Link to Formative Assessment Youtube Video

What are the Challenges of approaching assessment from the UDL framework?

  • Time: Teachers are often required to cover specific amounts of material in specific time frames. Providing a variety of opportunities for varied assessment can be time consuming in both the delivery and in the teacher’s ability to provide immediate and relevant feedback.  I believe that formative assessment, however, can be embedded into instruction which may allow for a reduction in the required time for planning, implementing and grading.  How can this be done?

Links to the “HOW”:  HOW to embed assessment into instruction

  • Administrative Support:  These non-traditional methods of assessment may not be well understood from administrators or other teachers.  The concept multiple choice summative evaluations has been used for many years and can be a barrier with older or more traditional teachers.

Understanding the Difference between Formative and Summative Assessment: youtube video

Assessment: The How & Why

Blooms new taxonomy: addressing learning styles and authentic learning and assessment

School. So often in the k-12 experience, teachers provide a text book, assign a chapter or unit, and then administer a written test.  Usually in multiple choice format, maybe matching definitions or dates, a few true or false questions, and perhaps an essay or short answer or two.  The grade supposedly reflects what you learned.  Students study the night before (good students may study a few days in advance). They memorize information (dates, characters, definitions). They then regurgitate it on the day of the assessment.  What is measured? The ability to memorize information?  The ability to take standard, traditional tests? Have students actually learned, and I mean really learned, the information, process, thoughts? How do we know?  My point is, are we measuring learned information and skills or are we measuring strategies of memorization and test taking?

When I was in high school and undergraduate college, I remember taking history classes. I actually enjoy history now, but not in those classes.  We had huge, thick textbooks. We completed a unit on World War II or some other time in history. We memorized important dates, treaties, people, events.  We took the unit test; usually a series of multiple choice questions, a few matching, and a series of short answer or essay questions, all requiring us to regurgitate the information we memorized.  I struggled on these tests immensely!  I did not retain much of anything in long term memory, except when it was something that really interested me. Why? – because I was neither engaged in the learning nor moving any information into long term memory. When we were done with that unit, I didn’t need to know the information again until the mid-term exam or final exam, at which point I would repeat the cramming process. (I didn’t do well on those exams either).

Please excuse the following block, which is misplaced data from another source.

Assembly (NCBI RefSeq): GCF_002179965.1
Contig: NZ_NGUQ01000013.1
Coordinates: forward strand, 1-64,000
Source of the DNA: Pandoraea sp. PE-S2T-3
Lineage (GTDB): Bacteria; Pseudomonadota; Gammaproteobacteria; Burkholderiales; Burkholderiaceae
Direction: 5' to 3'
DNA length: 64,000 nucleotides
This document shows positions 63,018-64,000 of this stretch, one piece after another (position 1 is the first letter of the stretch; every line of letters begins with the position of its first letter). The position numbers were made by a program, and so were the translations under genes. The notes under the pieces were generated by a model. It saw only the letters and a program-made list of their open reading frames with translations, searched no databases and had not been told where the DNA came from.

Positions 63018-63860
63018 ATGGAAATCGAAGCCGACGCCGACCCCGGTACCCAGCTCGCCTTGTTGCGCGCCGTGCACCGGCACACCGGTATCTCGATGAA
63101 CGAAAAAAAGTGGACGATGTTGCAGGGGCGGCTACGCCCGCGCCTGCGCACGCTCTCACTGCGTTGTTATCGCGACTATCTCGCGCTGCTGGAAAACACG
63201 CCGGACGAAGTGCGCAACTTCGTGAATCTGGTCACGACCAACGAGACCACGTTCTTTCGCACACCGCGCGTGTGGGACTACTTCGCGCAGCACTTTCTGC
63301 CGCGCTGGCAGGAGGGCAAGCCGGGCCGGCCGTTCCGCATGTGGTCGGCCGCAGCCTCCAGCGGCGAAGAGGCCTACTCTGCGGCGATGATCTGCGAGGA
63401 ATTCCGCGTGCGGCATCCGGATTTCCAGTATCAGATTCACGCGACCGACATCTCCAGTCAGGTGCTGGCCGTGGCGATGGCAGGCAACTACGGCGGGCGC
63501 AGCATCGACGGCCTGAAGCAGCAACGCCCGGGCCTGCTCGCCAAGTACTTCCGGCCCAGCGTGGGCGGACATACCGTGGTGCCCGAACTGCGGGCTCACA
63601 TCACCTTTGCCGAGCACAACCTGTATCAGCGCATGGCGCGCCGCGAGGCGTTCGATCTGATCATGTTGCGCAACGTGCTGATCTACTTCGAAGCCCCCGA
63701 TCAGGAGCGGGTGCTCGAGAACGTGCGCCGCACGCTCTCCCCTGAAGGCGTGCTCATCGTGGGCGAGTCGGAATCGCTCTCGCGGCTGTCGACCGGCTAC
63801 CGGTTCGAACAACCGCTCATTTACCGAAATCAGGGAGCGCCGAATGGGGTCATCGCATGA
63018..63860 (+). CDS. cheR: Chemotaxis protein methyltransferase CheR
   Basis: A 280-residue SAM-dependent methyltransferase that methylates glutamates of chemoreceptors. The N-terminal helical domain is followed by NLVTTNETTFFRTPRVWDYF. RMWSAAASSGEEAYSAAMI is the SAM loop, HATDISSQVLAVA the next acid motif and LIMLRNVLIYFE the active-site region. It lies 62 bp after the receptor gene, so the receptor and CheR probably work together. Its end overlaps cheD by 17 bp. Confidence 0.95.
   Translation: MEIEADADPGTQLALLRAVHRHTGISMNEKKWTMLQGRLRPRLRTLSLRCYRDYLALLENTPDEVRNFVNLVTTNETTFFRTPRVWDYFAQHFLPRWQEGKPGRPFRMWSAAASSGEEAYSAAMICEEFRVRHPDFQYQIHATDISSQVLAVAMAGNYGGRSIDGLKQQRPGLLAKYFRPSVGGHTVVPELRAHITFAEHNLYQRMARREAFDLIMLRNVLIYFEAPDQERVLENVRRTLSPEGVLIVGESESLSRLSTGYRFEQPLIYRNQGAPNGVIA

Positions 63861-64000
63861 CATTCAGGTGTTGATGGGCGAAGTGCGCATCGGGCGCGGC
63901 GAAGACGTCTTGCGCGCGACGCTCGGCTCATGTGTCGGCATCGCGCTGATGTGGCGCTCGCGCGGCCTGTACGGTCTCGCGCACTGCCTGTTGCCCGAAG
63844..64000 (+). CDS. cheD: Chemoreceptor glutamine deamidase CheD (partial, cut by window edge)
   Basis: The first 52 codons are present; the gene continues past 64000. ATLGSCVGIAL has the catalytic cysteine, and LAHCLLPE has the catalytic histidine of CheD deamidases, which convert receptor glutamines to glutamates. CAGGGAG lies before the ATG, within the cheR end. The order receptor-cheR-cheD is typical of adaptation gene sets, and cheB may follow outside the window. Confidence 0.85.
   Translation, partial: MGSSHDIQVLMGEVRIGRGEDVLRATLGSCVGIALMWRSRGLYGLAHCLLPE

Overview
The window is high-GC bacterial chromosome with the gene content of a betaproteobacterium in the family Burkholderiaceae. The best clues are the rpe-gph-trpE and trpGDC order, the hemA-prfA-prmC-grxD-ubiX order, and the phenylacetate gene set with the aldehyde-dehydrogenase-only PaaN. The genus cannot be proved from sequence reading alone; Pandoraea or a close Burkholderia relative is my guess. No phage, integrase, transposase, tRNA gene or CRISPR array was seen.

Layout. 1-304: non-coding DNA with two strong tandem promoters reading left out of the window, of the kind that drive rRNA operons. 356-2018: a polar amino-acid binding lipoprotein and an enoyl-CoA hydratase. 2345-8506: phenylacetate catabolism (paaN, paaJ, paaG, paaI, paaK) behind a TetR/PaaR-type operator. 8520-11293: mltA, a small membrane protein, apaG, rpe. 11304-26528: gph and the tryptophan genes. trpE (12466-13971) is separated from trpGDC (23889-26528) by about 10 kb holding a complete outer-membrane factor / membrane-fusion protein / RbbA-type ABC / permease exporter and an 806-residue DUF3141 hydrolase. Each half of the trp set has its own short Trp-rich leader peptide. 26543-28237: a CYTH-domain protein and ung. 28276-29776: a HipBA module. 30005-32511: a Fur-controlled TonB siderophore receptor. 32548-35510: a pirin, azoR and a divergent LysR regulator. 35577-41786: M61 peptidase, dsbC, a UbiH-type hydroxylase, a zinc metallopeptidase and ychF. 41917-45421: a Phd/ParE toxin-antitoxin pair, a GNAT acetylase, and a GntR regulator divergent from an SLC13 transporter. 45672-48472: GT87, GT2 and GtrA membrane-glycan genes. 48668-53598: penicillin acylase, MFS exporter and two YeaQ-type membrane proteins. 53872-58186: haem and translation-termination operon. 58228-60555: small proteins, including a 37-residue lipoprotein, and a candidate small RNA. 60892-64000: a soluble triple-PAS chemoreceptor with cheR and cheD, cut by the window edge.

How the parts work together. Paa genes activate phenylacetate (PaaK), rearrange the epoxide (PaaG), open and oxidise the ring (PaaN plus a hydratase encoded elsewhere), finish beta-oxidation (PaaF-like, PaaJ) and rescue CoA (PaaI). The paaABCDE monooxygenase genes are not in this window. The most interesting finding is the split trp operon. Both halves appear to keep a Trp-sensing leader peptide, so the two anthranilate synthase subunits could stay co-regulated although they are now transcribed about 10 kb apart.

These types of assessments, referred to as summative assessments may have their place, but it is important to know what they truly measure and what they do not.  Summative assessments provide summary information in a formal method, often administered at the end of a unit or course where all students take the same assessment (usually written).   As Rose & Meyer attest in Teaching Every Student in the Digital Age: Universal Design for Learning,  most of these types of assessments do not accommodate individual differences.  Furthermore, it’s questionable whether a teacher is gathering the intended data. The summative assessment is not providing the instructor with information on the effectiveness of teacher methodology, it is not identifying the barriers or needs of the individual students, it is not indicating the causes of success or failure. A summative evaluation is providing information related to a student’s ability to be successful in this type of test-taking, the ability for some students to affectively memorize and demonstrate memorization in a summative assessment format, and in cases where being able to take these types of assessment are necessary it will determine the preparedness of this format of testing (for instance a class for the Certified Nursing Assistant will need to ensure a student is prepared to participate in the state-directed traditional format assessment to become certified).